summarization. The problem is no longer that of maximizing the sums of squares
of the distances of the projections of the points from the origin. Now the
objective is to maximize the sums of squares of the distances between all the
pairs of individuals. This implies that the best fitting line H_{1} is
no larger limited to pass through the origin.

Let *h _{i}* and

where is a summation for all *i*’s
and *j*’s £ *n*, is the mean of the projections of the *n* individuals and
therefore the projection of the centroid G of the set of points on to H_{1}.

The point with abscissa on H_{1} is the projection of point G whose *j*^{th}
coordinates are:

Thus if the origin is placed at G, the quantity to be maximized becomes again the sum of squares of distances from the origin.

The required subspace is obtained by first transforming the data matrix into
a matrix ** X**, whose general term is and then
performing the analysis on

The distance between two individuals *k* and *k**¢ *in 3 ^{p} is given by

(7)

It is possible that for some values of *j* the corresponding variables
are of different orders of magnitude. In such cases it would be necessary to
give the same weights to each variable in defining the distances among
individuals. Normalized principal axes are computed in such a situation. The
measurement scales are standardized by using the following distance measure:

(8)

where *s _{j}*

The normalized analysis in row Â
^{p} of the data matrix is also the general analysis of ** X**
whose general term is

(9)

In this space, the matrix **C = X **^{T}**X** is diagonalized, whose general term

,

that is* c _{ij}*

(10)

is the correlation coefficient between *j* and
*j**¢ *.

The coordinates of the *n* individual points on the principal axis *U**a *(the a
^{th} egenvector of matrix **C**) are the *n* components
of the vector **V****a =XU****a.**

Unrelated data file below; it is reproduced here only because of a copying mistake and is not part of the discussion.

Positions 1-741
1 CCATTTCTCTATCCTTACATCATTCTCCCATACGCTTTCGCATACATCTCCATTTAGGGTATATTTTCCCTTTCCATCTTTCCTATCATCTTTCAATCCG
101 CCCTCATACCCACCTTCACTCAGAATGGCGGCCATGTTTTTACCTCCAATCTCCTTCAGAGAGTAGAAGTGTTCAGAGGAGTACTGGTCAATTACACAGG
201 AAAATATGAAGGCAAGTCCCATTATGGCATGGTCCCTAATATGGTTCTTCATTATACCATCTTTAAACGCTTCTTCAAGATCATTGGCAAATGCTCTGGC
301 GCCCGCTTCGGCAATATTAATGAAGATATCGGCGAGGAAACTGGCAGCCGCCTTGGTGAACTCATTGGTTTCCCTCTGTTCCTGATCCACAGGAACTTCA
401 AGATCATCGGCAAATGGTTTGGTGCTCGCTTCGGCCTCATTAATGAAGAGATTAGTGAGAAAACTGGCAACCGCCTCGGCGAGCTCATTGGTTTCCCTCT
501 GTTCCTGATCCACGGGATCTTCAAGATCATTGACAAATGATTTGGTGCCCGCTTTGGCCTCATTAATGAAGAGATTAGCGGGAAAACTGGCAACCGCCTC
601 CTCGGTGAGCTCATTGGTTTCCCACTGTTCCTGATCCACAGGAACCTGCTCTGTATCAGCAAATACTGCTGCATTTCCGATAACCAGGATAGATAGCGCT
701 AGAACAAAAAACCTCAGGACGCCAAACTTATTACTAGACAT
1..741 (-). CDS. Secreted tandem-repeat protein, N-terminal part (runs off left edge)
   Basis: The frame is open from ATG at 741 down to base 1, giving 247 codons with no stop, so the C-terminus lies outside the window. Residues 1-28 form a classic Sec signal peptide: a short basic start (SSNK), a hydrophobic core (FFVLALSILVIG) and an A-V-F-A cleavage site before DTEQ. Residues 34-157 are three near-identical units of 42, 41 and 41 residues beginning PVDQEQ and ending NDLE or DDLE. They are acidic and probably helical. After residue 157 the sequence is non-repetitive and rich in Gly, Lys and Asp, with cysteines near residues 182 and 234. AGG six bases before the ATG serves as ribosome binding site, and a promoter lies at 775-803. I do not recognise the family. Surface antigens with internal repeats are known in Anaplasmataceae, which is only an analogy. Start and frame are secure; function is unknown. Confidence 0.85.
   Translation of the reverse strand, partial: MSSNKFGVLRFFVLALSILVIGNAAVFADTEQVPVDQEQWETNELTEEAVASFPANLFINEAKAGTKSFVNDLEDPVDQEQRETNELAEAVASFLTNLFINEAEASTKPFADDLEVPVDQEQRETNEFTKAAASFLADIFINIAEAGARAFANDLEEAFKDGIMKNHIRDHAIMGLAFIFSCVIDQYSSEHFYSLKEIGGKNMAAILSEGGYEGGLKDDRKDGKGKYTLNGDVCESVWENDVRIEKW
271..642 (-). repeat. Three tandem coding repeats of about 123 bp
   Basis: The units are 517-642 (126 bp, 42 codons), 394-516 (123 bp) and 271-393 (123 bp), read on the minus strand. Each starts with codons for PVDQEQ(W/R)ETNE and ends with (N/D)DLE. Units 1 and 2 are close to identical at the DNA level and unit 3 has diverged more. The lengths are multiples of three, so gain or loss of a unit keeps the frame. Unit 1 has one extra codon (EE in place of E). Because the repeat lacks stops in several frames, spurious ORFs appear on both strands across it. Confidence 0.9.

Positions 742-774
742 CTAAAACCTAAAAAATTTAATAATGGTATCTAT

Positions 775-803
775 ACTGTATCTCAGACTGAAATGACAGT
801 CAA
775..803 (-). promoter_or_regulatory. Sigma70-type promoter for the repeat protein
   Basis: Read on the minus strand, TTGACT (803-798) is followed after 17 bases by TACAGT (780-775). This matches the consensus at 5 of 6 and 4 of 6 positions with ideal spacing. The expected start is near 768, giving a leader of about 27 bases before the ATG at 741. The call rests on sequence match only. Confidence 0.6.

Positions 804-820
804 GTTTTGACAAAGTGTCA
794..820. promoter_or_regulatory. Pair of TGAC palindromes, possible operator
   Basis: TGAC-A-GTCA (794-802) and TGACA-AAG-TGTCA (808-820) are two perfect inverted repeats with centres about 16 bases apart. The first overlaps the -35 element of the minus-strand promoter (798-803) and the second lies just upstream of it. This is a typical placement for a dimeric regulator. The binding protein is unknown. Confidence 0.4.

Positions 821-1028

The abscissae of the individual point *i* on this axis can be written as

(11)

*Analysis in **Â*^{n}

The Euclidean distances between two variables *j* and *j**¢ *is given by

(12)

But

All the variables are located on a sphere of radius 1, whose center is at the origin of the axes.

Moreover

(13)

Therefore the proximity between two variables is given by the correlation coefficient.

C_{jj}_{¢ }= 1 Û
the points *j* and *j**¢ *are
close

C_{jj}_{¢ }= - 1 Û
the points *j* and *j**¢ *are
opposite

*Note that the analysis in 3 *^{n}* **is not
performed relative to the centroid of the variable
points.*

It is not necessary to diagonalize the (*n ×n*)
matrix **XX**^{T}** **since the eigenvalues
l a and the eigenvector

(14)

is the unit vector of **XX**^{T}** **relative
to the eigenvalue l
a

*Coordinates of points of** N( I ) *

Fa (*i*)
= *i*^{th} coordinate of *i* of
cloud *N *(I) on the a - axis. The
a coordinates of points *i* of *I* are the components of the vector **XU****a **

In the case of normalized data, Fa (*i*) = the correlation coefficient between the a - axis and the point *i*.

*Coordinates of points of N(j)*

Ga (j) = *j*^{th}
coordinate of *j* of cloud N( *J *) on the a -axis. The a coordinates of points j of J
are the components of the vector *X *^{T}*V*** a **.

In the case of normalized data, Ga ( *j** *) = the correlation coefficient between
the a - axis and the variable *j*.

*Relation between N(I)
and N (J)*

(15)

(16)

Total variance of *I*** **= = Total variance of *J*

It is important to note that the interpretation of the transformation
represented by equation (14) differs greatly in Â ^{p} and Â ^{n
}

- In Â
^{p}, the transformation is equivalent to translating the origin of axes to the centroid of the points. - In Â
^{n }, the transformation

is a projection parallel to the first bisector of
the axes. The general term of the (*n × n*) matrix ** P**, that
is associated with this transformation is:

(17)

where

if *i*= *i**¢ *

if *i* ¹ *i**¢*